Egyptian army chief revels in popularity

A poster of General Abdel Fattah al'Sisi hangs near souvenir shops in a tourist area in Cairo. Picture: Reuters
A poster of General Abdel Fattah al'Sisi hangs near souvenir shops in a tourist area in Cairo. Picture: Reuters
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A BURGEONING cult of personality is developing around General Abdel Fattah al-Sisi, Egypt’s defence minister and head of the armed forces, since former president Mohamed Morsi was deposed by the military in July.

Speculation is growing as to whether he will capitalise on this mass popularity to make a run for presidency in elections expected next year.

Gen Sisi was barely known before his appointment as defence minister. Now, his likeness appears on cakes and chocolates, jewellery designs, coffee mugs, posters, T-shirts and billboards across the country. At pro-military demonstrations, supporters carry placards and don lanyards and even masks featuring the general’s face.

Tellingly, he is increasingly depicted in montages alongside two of Egypt’s military heroes-turned-presidents, Gamal Abdel Nasser and Anwar Sadat.

This growing adoration is encouraged by state-run media, which dedicates TV-spots, articles and radio segments to praise of Gen Sisi’s character, strength and selfless dedication to his country.

“He already plays a major role in the country’s affairs and the interim government appointed after Morsi’s fall can do little without his approval,” said Shadi Hamid, director of research for the Brookings Doha Centre, who described the general as the most powerful man in Egypt.

The general’s reputation has not been affected by the fact that hundreds of supporters of Mr Morsi’s Muslim Brotherhood have been killed in clashes with security forces and thousands more detained under the military-backed government.

Instead, many of Gen Sisi’s backers see him as having saved traditionally moderate Egypt from Islamist rule.

Mr Morsi’s year in power was characterised by harsh economic conditions, an unpleasant shock after the years of strong growth enjoyed under Hosni Mubarak prior to the 2011 revolution in which he was deposed. In response, many of Mr Morsi’s opponents, as well as disillusioned one-time supporters, appear to have rediscovered a taste for strongman rule.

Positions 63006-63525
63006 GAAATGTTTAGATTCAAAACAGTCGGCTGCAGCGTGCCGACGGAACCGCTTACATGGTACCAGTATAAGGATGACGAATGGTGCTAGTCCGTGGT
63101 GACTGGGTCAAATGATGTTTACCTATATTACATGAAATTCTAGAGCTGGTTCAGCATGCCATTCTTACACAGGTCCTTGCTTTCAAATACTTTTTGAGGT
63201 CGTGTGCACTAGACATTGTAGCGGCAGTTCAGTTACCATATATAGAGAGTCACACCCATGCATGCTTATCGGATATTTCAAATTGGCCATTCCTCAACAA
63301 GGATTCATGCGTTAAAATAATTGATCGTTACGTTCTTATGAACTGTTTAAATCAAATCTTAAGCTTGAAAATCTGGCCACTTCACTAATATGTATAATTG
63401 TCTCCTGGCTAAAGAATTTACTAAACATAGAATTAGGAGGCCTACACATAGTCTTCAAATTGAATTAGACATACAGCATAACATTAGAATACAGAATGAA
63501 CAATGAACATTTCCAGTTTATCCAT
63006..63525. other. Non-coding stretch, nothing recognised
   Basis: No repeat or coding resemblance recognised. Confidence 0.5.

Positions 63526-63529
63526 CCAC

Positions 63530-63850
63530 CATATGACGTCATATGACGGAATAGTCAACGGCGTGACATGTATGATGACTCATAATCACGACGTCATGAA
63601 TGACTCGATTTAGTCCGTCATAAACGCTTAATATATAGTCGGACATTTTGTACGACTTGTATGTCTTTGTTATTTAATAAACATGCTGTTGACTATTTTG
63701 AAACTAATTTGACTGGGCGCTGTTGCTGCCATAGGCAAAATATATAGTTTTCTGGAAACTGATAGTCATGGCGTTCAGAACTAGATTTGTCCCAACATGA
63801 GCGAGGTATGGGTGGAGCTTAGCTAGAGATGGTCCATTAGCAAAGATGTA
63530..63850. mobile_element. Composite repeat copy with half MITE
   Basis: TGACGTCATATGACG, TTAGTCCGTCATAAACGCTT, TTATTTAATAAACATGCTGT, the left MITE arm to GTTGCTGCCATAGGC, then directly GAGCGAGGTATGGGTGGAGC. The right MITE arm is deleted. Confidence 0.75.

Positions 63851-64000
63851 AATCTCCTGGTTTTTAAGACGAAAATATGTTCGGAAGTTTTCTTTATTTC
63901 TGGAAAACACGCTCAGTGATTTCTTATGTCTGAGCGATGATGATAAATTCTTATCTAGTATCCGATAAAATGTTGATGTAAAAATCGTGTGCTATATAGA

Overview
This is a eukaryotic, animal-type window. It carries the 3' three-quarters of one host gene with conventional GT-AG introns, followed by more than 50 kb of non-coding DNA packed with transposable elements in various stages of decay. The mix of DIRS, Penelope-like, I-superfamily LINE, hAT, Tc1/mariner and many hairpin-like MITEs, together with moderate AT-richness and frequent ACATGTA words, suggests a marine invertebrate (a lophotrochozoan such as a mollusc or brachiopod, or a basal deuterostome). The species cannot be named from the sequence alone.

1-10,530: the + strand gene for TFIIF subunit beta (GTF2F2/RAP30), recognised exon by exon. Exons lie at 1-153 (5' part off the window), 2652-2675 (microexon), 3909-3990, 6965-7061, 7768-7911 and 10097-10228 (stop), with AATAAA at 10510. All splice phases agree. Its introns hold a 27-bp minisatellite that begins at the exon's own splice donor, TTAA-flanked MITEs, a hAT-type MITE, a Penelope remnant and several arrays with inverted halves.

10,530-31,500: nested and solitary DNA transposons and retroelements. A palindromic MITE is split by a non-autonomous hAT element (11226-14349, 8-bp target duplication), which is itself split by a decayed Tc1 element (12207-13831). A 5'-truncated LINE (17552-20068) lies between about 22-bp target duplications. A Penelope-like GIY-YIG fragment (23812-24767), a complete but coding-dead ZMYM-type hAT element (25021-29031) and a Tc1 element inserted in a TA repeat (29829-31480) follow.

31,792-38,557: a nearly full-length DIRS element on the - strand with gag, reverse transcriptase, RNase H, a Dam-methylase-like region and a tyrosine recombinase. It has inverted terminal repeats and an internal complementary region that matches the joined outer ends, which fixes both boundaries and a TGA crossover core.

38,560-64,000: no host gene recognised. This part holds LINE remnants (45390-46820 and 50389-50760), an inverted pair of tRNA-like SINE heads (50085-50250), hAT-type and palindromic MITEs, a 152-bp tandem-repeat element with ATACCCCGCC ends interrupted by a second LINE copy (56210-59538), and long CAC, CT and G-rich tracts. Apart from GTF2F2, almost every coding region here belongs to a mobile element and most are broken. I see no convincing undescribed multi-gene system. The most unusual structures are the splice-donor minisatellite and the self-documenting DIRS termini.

Karim Elmansoub, a computer engineer from Cairo who runs a group urging Gen Sisi to run for president, said: “We spent one year with the Brotherhood, we saw their true intent and we saw our country was suffering.

“People started to miss the old days and realised it was a paradise compared to now, when we face so many problems every day. That’s why we can’t try again with any person or group or party. We need someone to take us out of this nightmare, and all Egyptians trust in our armed forces.”

Another campaign, called “Complete your Favour”, claims to have a petition with more than 15 million signatures demanding Gen Sisi put himself forward for the presidential role.

Support among his fellow army officers is reportedly growing. “If Sisi does stand, he would do so effectively unopposed,” Mr Hamid said. “Any military rivals would inevitably step aside, the Muslim Brotherhood is in shreds, and potential opposition amongst fractious liberal and left-wing groups is practically non-existent.”

Whether Gen Sisi wishes to is stand uncertain. He has previously said he dies not want to involve himself in politics. In recent interviews with local newspapers, however, he has been more cryptic about his intentions.

Assuming the presidency could be risky – it would deny him the option of shifting blame to a supposedly elected official if the economic and security situation continues to deteriorate.

And the prospect of an army man in power again is likely to alarm rights groups as well as some of Egypt’s international allies.